Abigail Ireland: I always think that it's for an individual to speak to their boss and say, "Can we trial flexible working for a week or for two weeks? Is that possible?" Hopefully most managers, most bosses, would say yes to a trial, and if it doesn't work in the way that they want it work, then fine, they can go back to doing the more inflexible, come to the office every single day for example, or having set hours. But if it does work well, then why not extend that for a longer time. And most people, if they're asking for a trial, will go over and above to make sure it works, so that they're more likely to allow that to happen in the future as well.
Paul: Yes, because they appreciate the flexibility. I suppose on the manager side, it must be really important to make sure that objectives are clear and communication around expectations is really clear as well.
Abigail Ireland: Definitely. One of the biggest things I noticed when I was in banking, I used to work a lot on the balanced scorecards and creating these, and working with all of the executives to come up with what the objectives are going to be for their teams. And even at that top level, it is so difficult to get the objectives down. A lot of the time there's confusion or debate over what the objectives should be and how they link into the overarching company objectives, and people are sometimes confused as to how they can actually translate those objectives and goals into the way that they work every day. So the more time that can be spent with people at all levels of the organization, to understand how what they're doing is contributing to the company's overarching strategy or strategic goals, the more effective those people will be in their jobs. They will feel like they're doing something that's worthwhile, and because of that recognition and that empowerment and that feeling of having a meaning in what they do, they're more likely to stay somewhere.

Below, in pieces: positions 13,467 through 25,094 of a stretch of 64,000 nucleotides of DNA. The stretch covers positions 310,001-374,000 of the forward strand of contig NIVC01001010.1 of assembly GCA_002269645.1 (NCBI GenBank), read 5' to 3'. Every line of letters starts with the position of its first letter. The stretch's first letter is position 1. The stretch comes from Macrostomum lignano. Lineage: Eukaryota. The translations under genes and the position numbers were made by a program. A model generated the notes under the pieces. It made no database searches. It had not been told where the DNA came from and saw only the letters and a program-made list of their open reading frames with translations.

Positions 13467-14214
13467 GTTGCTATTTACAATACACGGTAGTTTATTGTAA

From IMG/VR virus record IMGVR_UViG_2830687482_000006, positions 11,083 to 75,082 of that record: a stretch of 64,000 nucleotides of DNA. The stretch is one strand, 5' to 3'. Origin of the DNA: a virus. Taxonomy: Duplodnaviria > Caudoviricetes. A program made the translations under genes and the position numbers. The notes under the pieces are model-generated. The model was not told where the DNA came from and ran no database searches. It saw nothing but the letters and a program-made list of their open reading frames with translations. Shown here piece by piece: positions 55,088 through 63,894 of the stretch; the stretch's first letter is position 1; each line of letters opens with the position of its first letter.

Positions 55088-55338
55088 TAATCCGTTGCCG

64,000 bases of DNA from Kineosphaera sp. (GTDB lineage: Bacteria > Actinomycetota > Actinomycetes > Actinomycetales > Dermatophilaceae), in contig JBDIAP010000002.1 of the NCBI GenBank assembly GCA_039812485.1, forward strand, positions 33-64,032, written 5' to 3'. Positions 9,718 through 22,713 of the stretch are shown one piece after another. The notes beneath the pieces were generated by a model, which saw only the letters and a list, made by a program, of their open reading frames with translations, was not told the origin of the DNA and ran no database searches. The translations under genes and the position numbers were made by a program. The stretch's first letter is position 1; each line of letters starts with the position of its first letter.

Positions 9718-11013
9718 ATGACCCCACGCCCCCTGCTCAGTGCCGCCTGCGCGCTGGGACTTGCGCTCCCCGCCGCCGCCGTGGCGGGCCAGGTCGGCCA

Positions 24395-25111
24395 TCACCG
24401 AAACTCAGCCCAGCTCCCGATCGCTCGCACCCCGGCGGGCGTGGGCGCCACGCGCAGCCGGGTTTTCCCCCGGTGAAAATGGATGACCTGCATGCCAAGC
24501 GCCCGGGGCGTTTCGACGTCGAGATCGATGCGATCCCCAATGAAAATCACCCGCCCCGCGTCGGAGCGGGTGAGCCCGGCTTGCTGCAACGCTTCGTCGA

Laura: Excellent. What advice would you have for companies looking to drive performance and productivity?
Abigail Ireland: For me it comes down to not looking first at the outside, so looking at how can we get better results, or how can we increase sales. It's first looking at the individuals in the team. So going back to that, looking at the whole human point that I made earlier, it's about understanding each individual, actually looking at them as a human being. Are they operating at their best on a mental level, a physical level? Are they productive or are they just busy? And looking at how we can shape those individuals before we then look at what the actual work is. So I think looking at that side of things first is going to help to, not only drive high-performing individuals, but then also drive high-performing, happier teams, that work well together and then get the results.
Paul: Sounds good. Abigail, thanks a million for your time. If people want to find out a little bit more about you and your business and what you do, what's the best way to get in touch?
Abigail Ireland: So you can contact me on LinkedIn. So it's Abigail Ireland on LinkedIn. But also my website is probably one of the easiest ways to get in touch and just learn more about what I do, which is www.abigailireland.com. So it's an easy one to remember.
Paul: Especially for those of us in Ireland!
Abigail Ireland: Yes, exactly!
Paul: Abigail, thanks a million for your time, and thanks again for your contribution.
Laura: Thank you.
Abigail Ireland: Thank you so much guys.